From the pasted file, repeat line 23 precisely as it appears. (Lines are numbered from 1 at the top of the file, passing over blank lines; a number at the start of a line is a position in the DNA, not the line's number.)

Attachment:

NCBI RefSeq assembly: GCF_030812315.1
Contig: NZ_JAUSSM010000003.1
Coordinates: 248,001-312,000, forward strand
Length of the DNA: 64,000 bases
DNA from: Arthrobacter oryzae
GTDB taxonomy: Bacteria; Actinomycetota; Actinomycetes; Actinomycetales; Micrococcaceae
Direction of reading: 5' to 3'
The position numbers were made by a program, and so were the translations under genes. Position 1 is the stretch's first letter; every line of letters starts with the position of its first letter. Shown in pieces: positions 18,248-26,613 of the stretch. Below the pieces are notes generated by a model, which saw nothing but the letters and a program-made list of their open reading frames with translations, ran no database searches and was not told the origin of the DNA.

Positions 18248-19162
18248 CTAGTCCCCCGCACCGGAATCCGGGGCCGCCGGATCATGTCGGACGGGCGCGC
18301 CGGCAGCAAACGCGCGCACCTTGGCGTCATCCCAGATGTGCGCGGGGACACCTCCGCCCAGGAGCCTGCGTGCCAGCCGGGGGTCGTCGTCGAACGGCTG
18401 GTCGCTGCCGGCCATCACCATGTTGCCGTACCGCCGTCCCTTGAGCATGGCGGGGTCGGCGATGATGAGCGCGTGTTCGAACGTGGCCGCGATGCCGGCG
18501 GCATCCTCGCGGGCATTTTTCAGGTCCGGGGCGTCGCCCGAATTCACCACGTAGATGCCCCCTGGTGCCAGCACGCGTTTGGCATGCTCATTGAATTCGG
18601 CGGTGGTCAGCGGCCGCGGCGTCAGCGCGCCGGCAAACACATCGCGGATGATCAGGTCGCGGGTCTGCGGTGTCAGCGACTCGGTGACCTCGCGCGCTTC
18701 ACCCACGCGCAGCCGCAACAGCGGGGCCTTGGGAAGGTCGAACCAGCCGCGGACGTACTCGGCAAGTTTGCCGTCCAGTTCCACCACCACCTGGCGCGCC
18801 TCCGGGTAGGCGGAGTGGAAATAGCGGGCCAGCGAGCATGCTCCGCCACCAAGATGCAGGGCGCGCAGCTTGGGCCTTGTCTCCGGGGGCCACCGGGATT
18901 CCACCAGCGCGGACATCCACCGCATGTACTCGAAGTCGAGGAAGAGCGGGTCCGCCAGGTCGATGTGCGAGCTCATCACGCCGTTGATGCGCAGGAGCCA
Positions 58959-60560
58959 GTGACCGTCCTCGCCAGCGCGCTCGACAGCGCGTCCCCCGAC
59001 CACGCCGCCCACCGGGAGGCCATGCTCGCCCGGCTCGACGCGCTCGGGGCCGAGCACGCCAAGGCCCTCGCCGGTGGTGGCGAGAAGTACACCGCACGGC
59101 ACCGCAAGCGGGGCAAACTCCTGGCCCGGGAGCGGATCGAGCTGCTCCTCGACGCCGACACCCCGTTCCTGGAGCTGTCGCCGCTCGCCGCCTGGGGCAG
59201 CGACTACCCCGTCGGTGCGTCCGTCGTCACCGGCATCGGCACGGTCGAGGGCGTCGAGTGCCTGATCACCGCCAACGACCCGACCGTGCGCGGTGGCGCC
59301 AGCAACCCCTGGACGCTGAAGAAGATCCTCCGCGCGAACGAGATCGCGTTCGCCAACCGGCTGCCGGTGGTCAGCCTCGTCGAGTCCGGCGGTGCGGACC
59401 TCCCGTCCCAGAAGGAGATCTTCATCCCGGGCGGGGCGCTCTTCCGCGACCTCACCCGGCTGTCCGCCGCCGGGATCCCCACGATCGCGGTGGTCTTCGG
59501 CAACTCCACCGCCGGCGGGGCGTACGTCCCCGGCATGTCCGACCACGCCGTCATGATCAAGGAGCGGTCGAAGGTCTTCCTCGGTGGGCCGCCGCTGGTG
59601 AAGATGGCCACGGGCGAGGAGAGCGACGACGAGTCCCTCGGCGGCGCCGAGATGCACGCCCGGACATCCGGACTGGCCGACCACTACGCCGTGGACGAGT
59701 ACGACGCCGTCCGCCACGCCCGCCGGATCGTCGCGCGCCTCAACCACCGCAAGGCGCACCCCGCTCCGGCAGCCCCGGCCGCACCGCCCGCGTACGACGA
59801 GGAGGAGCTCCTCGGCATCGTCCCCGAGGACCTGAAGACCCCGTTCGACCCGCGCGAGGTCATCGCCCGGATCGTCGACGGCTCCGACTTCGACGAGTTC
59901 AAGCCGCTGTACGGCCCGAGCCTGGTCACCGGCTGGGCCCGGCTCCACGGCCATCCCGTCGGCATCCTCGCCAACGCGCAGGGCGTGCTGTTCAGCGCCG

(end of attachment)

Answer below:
59301 AGCAACCCCTGGACGCTGAAGAAGATCCTCCGCGCGAACGAGATCGCGTTCGCCAACCGGCTGCCGGTGGTCAGCCTCGTCGAGTCCGGCGGTGCGGACC